Working with your supervisor: follow-up 4

Your question about the likelihood of getting a supervisor who is an expert in the precise area of the student’s research area piqued my interest. (Forgive my informal tone as I’m on a long-distance bus armed only with an iPad-mini and no reference manager.)

I suppose that a lot of the choices that underpin this Ed.D. course relate to it being fully online. Many students select face-to-face doctorates precisely because of the faculty members that they have access to. A few of my colleagues cannot fathom this course because we do not know the faculty beforehand. In their minds, this devalues the experience significantly. One wit quipped that we’ve lost our faculties! The serious point being that the notion of becoming a leading expert in a specialty without the assurance of actually studying with a leader places serious questions onto the student-supervisor relationship, and with that, perhaps strains as well when the student expects to enter the academic world with a set of discipline-specific attitudes and knowledge which may not be forthcoming from the supervisor.

Related to this is the concern that we do not select our thesis topic until year three of the course. (Typically Ph.D.) Students have very clear ideas at least of the area of this research at the entry point. Such a student is at a disadvantage in this course as the nature of disciplinarity in HE is not yet stable. While linguists may go to ABC uni to study vocabulary acquisition with so-and-so professor, how many people in this group were fully aware of the exact course contents prior to matriculation? That we cannot select our thesis topic until later is a result of that nebulousness and being fully online.¬†Another facet of doctoral training lost to us is, ironically, team work. We cannot be a part of so-and-so professor’s vocabulary acquisition lab. Also, fields such as chemistry, nursing and music are unthinkable as purely onlinedoctorates, both practical and theoretical. The hands-on aspects of training must be done at a distance; the result being that a necessary limitation on the content of the doctorate.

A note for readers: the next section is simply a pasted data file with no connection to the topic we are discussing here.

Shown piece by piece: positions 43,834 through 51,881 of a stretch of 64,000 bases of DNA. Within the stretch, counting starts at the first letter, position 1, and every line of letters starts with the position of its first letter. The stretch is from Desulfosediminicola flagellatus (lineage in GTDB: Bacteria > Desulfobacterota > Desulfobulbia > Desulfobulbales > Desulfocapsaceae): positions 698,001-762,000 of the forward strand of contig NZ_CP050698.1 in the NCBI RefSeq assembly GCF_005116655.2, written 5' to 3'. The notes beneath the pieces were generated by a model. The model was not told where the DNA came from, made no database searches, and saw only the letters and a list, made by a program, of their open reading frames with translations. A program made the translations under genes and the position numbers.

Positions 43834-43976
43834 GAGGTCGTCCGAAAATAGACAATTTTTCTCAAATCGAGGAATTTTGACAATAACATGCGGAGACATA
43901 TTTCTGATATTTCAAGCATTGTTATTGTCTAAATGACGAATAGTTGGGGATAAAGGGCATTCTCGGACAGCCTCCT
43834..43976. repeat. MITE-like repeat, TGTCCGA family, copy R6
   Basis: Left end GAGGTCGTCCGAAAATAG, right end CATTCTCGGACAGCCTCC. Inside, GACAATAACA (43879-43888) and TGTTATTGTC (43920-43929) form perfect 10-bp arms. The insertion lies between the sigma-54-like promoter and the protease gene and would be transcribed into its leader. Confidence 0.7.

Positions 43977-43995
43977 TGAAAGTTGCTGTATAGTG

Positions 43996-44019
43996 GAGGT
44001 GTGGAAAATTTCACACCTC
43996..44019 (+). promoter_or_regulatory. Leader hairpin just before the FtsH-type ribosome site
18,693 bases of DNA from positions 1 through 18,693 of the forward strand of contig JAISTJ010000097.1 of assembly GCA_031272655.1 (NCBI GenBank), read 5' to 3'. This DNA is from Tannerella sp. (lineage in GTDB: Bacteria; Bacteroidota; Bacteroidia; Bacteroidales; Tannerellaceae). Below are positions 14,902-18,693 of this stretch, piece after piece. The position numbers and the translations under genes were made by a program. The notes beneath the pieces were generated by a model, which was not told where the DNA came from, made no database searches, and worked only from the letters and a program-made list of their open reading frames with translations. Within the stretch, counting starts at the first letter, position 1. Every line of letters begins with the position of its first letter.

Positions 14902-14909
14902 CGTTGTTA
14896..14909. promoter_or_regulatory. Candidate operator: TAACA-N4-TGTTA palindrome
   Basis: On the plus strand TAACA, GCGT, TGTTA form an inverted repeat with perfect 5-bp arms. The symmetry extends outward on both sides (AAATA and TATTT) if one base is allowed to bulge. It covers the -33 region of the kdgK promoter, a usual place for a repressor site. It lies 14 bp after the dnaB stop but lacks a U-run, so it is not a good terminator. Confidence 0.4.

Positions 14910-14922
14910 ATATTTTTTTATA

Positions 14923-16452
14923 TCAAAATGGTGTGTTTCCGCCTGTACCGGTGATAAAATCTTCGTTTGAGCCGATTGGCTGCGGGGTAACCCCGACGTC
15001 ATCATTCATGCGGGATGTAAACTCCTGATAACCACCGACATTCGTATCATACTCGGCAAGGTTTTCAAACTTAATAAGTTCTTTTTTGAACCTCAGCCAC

I think that students need to be fully aware of these points and more in order to avoid tensions with their future supervisors. There is much we have sacrificed in favour of the comfort of an online degree. But to expect the best of both worlds will sure and up in frustrations on all sides. Personally, I am forever jealous when I read things like ‘So-and-so got their doctorate with so-and-so professor and continued as a post-doc in the lab’s, effectively setting up that researcher. The contacts they will have made, the relationships they will have developed, the social capital they will have accumulated are all facets that are mostly lost to us.

But I do not think that our degree is necessarily invalidated. Far from it. However, we do need to be aware of potential, or hidden, grievances as we enter the thesis stage.


About theCaledonian

Scot living in north Japan teaching at a national university.
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